The Fields

by William Owen

Swat at those screeching children with tufts of harp-grass. Flail, mad eyed and sad sighed with all gleaming hope gone out of the daylight. Swat and screech swat and screech. We continue until their thick bark-like hides are smooth and polished. We sand them with coarse fibers. We make them regular. Their voices drive us onward to frenzy as the beating of a slave-drum calling out the rhythms of our hands. Screech and swat screech and swat. Laboring in their piercing insanity, the driving oars of our progress sanding down their rough edges with our whipping hands. Their violence cannot be hugged away even if their voices didn't simmer draughts of berserk fervor directly into our minds. Draughts we need to maintain our brutality.

As they screech under our onslaught the children lope about in the field digging holes, gathering up small mouthfuls of grit and stone before scrambling on. Eviscerated worms and black bits overturned beneath the earth and hauled up by shoveling hands. Scramble and scrounge scramble and scrounge. They chew this cud into a viscous mass, sucking out whatever nutrients drive their awful growth. A primordial soup slipping down the back of their gape. That unction pools in their hollow caverns, fosters the calcitinous growth of their barbed plates. It fuels the craze contained within their voice. If they aren't ground down every day they just impale one another rolling around in their sleep in the pens at night. Scrounge and scramble scrounge and scramble.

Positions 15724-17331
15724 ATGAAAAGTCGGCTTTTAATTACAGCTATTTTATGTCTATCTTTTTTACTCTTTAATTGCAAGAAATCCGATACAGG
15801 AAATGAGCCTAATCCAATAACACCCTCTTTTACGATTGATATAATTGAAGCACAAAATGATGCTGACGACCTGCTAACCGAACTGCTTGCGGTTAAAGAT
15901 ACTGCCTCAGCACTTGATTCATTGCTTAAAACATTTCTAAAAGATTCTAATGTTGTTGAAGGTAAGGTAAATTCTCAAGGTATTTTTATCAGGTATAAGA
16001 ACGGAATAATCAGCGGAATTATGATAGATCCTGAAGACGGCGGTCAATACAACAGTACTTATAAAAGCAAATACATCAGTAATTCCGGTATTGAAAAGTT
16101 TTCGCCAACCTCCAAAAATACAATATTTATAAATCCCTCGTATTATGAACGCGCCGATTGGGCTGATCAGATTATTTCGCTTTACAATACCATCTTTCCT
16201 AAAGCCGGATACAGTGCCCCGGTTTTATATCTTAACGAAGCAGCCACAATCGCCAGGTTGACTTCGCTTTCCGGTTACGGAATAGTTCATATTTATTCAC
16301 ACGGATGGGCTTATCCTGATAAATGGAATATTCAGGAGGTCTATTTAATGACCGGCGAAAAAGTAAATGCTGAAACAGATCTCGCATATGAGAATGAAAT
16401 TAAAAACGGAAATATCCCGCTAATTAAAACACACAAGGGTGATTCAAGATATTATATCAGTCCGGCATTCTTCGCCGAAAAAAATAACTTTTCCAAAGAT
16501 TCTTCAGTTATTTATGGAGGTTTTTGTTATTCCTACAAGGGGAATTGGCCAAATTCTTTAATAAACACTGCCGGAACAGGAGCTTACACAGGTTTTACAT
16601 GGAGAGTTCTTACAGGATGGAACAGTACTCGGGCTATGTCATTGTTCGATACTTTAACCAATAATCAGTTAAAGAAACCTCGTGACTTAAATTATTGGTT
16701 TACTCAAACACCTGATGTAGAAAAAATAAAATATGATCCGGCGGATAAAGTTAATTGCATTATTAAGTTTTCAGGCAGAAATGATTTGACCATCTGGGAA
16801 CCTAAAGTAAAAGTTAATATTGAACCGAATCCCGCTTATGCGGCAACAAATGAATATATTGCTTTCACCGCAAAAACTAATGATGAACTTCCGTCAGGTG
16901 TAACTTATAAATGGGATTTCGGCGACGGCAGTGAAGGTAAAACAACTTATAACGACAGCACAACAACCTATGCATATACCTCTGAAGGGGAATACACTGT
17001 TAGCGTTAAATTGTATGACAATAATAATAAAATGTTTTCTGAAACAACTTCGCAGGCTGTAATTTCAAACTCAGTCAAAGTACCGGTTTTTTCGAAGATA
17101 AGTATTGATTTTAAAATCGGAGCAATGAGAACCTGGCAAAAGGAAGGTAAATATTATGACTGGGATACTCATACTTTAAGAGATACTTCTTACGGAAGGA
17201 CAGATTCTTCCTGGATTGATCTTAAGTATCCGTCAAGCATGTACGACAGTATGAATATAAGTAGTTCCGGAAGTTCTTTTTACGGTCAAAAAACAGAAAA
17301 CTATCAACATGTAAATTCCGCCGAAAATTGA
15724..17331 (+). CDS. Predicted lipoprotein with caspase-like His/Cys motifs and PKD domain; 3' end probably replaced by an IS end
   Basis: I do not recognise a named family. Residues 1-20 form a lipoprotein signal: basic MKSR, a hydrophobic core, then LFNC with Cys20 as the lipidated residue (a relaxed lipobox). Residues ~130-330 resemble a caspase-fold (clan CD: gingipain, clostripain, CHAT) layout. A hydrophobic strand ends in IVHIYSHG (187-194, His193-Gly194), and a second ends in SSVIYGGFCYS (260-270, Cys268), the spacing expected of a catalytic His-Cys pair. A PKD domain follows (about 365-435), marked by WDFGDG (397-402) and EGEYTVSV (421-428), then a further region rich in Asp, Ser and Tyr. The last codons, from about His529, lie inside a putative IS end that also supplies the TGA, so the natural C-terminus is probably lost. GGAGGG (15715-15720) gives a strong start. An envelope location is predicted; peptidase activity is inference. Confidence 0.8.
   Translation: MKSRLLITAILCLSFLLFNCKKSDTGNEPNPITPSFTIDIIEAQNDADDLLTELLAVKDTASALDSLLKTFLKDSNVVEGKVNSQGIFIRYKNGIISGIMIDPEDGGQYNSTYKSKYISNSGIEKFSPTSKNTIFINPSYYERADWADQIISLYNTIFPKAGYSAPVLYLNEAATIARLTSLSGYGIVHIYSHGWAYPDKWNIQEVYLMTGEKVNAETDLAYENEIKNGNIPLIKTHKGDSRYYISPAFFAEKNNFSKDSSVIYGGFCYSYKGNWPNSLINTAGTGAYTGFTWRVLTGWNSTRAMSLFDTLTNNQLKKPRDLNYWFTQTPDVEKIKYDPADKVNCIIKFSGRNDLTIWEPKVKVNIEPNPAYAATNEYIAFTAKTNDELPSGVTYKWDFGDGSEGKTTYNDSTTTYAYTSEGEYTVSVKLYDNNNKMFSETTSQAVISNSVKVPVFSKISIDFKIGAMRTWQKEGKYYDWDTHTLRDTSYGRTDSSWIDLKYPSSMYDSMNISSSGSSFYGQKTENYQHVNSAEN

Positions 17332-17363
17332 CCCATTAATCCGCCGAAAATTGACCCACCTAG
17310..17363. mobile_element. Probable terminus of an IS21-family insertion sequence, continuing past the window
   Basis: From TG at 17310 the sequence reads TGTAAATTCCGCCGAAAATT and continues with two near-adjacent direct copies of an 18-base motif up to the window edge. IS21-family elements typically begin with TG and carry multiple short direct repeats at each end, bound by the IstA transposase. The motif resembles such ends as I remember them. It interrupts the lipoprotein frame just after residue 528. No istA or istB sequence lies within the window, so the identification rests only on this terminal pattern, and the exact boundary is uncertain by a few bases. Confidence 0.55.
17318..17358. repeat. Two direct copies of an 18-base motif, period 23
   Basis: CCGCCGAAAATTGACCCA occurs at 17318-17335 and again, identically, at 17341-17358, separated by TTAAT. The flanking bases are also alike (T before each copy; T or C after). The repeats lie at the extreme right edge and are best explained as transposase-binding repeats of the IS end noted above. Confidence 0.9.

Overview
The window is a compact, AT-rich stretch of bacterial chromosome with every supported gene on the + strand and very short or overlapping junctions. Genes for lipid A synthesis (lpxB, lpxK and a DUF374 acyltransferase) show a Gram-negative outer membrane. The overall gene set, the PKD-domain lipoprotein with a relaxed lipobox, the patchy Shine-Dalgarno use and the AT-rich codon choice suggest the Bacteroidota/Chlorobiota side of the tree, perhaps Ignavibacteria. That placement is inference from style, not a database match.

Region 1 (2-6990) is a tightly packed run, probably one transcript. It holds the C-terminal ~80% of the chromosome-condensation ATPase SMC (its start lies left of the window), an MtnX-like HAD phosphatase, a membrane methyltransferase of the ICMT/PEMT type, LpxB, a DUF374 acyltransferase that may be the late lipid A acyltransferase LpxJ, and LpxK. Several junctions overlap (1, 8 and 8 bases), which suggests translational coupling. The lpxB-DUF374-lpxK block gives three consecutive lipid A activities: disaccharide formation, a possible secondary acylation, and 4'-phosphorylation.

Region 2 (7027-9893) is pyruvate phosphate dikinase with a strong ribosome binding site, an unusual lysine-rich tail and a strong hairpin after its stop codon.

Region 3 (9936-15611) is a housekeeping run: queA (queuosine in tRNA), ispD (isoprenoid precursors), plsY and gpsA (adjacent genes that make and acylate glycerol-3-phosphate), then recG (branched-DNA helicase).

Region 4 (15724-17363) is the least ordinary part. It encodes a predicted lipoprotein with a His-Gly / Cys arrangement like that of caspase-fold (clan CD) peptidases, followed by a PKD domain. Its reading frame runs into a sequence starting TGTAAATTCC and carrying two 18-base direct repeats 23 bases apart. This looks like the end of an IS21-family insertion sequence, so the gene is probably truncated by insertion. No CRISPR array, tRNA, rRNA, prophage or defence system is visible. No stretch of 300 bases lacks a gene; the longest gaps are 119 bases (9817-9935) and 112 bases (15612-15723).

The waste they spit up onto the ground in pools of molten metal singes the grasses. Smoke rises in thin streams behind us. Small fires light and are swatted down. The transmorphic salvia seeps into the roots around the field, hardening the cell walls of the plants into the wire we cut to swat them with. Singe and spit singe and spit. We clear the alchemically wiry growth each morning before bringing the children into the field. Golers follow behind us. Wax coated cotton stuffed in their ears keep from them the maddening cries that drive us into our fury, collecting the gold nuggets once they have cooled, picking them and wiping them free of earth. Piling them into buckets hauled behind our terrifying enterprise in carts traversing a pox-marked smoldering mess of a landscape. Singe and spit. They watch the oldest ones, waiting for a thin band of blood to rise after a brush from our hands, noting the softening, adolescent hide.

At night we sit waiting for the light to fail. We rub absent-minded at the surface of our arms where the barbs used to grow while we watch the drivers loading up the gold to take into town. Our minds awake and our own once again, we resist the exhaustion of our frantically tired bodies to silently revel in the freedom of our thoughts. We to a man cannot help but fall asleep each night damned with the chant in our head:

Swat and screech
screech and swat
scramble and scrounge
scrounge and scramble
singe and spit
spit and singe
bring in the load
gather the gold.